Important Tips For Adding A Protection Dog To Your Home
If your vision of a protection dog involves a malnourished canine chained to a junkyard pile, you’ve been watching too many Hollywood movies.The reality is that you can find the perfect combination of a home protection dog and a family pet, as long as you know where to look.
Employing a dog as an addition to your home protection plan can be an excellent way to deter criminals and ensure that you’ll be defended by your family pet if a crisis should strike. But you can’t do this with just any animal. “I have answered a million alarm calls where there are one or more dogs in the house and I have to make entry (broken window/door forced open), and all I have to do is make friends with the dog first,” says Officer Rusty Echols with the Atlanta Police Department. “They really can’t tell who is friendly or not. The exception to that rule is a professionally trained guard dog or the dogs that I deal with in the ghettos where drug dealers beat and starve the dogs to make them vicious.” While you certainly don’t want a vicious, starving dog in your home, visiting a professional dog trainer should be on your checklist if you’re in the market for a home protection pet.
Dogs Are Identified As Puppies
Not every dog can be trained to protect your home—it takes a combination of proper breeding and sophisticated training to end up with the right family dog that can serve as a protector. But the key to ensuring that the appropriate dog ends up watching over your home shows itself during the animal’s puppyhood.
“Early on, we have to identify the dogs that are talented enough to do the job,” says Wayne Simanovich, who has bred and trained award-winning protection dogs for 33 years. “Selection is the most important part of the process, because the dog has to have the drive to do it,” he says. “We start training those dogs at about 12 weeks, but it’s closer to a year before we really can confirm which dogs are trainable for this type of work.” Simanovich works with German Shepherds because of their combination of skills and intelligence. “The German Shepherd has been bred for well over 100 years for this type of work,” he says.
“They are not only manageable and easy to handle, but also determined in the protection phase if need be. While there are other great breeds, including the Belgian Malinois, the German Shepherd combines the protection traits with also being a nice family dog.” Despite the German Shepherd’s amazing suitability for protection, not every dog of this breed will be an excellent home protector. “There are genetic differences that no amount of training can overcome,” Simanovich says. “It’s like saying, ‘If I practice basketball all day, I’ll be as good as Michael Jordan.’ That’s why having a professional select the right dog is key.”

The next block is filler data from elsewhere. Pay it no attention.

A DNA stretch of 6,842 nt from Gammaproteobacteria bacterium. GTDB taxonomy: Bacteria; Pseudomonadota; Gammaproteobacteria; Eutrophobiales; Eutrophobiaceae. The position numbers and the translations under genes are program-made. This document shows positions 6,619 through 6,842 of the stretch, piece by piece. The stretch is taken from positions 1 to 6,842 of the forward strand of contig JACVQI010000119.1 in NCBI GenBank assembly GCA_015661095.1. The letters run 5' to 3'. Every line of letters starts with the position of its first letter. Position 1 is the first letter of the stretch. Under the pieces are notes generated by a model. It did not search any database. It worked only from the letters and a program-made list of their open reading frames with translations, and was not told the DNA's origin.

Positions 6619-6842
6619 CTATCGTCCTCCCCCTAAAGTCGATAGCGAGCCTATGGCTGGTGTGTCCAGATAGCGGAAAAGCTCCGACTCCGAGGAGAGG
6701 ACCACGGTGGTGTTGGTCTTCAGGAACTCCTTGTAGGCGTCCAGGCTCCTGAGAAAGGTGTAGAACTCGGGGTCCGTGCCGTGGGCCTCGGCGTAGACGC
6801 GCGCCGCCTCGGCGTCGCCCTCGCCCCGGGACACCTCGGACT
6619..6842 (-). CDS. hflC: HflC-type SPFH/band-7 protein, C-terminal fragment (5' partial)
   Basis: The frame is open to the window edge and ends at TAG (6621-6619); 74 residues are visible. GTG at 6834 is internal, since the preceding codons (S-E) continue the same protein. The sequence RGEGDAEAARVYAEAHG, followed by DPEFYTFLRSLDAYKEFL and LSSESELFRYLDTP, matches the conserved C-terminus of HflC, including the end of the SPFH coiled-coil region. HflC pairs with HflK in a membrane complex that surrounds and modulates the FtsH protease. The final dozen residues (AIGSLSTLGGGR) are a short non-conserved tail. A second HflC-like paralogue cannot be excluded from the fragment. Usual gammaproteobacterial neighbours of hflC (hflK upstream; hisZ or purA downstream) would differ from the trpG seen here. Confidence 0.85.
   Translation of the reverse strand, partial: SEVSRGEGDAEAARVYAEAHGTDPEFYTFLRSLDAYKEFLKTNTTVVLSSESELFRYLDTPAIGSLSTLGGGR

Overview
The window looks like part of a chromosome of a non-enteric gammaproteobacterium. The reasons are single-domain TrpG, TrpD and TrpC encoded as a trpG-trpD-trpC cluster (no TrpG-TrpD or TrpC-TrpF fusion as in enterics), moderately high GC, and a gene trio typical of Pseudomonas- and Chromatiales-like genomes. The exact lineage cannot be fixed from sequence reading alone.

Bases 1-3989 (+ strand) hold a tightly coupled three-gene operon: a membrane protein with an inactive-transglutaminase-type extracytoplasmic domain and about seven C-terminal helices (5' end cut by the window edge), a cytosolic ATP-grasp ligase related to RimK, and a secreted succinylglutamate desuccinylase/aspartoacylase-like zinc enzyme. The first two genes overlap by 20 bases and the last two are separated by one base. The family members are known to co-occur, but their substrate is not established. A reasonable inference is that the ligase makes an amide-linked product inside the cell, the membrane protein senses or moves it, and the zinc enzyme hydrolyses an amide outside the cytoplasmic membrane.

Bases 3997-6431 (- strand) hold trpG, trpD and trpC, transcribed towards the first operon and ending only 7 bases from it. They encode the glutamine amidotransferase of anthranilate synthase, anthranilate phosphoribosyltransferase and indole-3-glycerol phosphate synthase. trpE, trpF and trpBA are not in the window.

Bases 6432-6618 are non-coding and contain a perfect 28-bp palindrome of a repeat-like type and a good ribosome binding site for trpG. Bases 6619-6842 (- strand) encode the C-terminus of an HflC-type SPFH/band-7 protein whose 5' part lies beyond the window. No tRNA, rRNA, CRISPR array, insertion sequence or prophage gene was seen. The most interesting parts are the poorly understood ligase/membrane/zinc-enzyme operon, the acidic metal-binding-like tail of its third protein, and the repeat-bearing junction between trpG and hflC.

Don't Expect Dogs to Be In Constant Attack Mode
Your protection dog should first and foremost fit into your family—you shouldn’t expect it to be standing at the door ready to attack at all times. The dog should be able to handle the typical American family chaos without jumping on the defensive at all times, Simanovich says. Bringing in groceries with the door open while the kids are running in and out is something that the dog should be able to handle easily.
The dog’s protection skills will allow you to feel more secure both day and night. “We have placed dogs with a lot of people who maybe didn’t even want a dog, but they’ve had bad things happen,” Simanovich says. “We get calls from people who may not want or need a dog, but restraining orders don’t work, security systems have a lagtime before they work, and a firearm won’t wake you up at night, so they get one of our dogs. And then they’ll say to us, ‘How did I go all these years without this?’” Properly trained protection dogs will attack only if they must.
“In 33 years of training dogs for home protection, I only know of three situations in which the dog had to bite, and two of those were domestic violence,” Simanovich says. “However, it’s impossible to quantify how many times our dogs have deterred a potential crime. The visual deterrent and the threat of a well-trained dog is all that is needed 99.9 percent of the time to get a criminal to avoid your house and move on to one that would be easier to invade.”
Simanovich trains his dogs at his North Carolina facility, but can deliver them all over the world. When a family first calls him, he discusses their specific needs so he can custom train a dog to meet their family situation. “The waiting time for a dog is typically 30 to 60 days, and that gives us time to train it for what the family needs. However, if there’s a problem or an emergency, we can get a protection dog anywhere in North America within 24 hours.”
Once Simanovich takes a dog to its family, his trainers stay in the area for a few nights and work with the family on various principles to ensure that the dog’s integration in the home goes smoothly.
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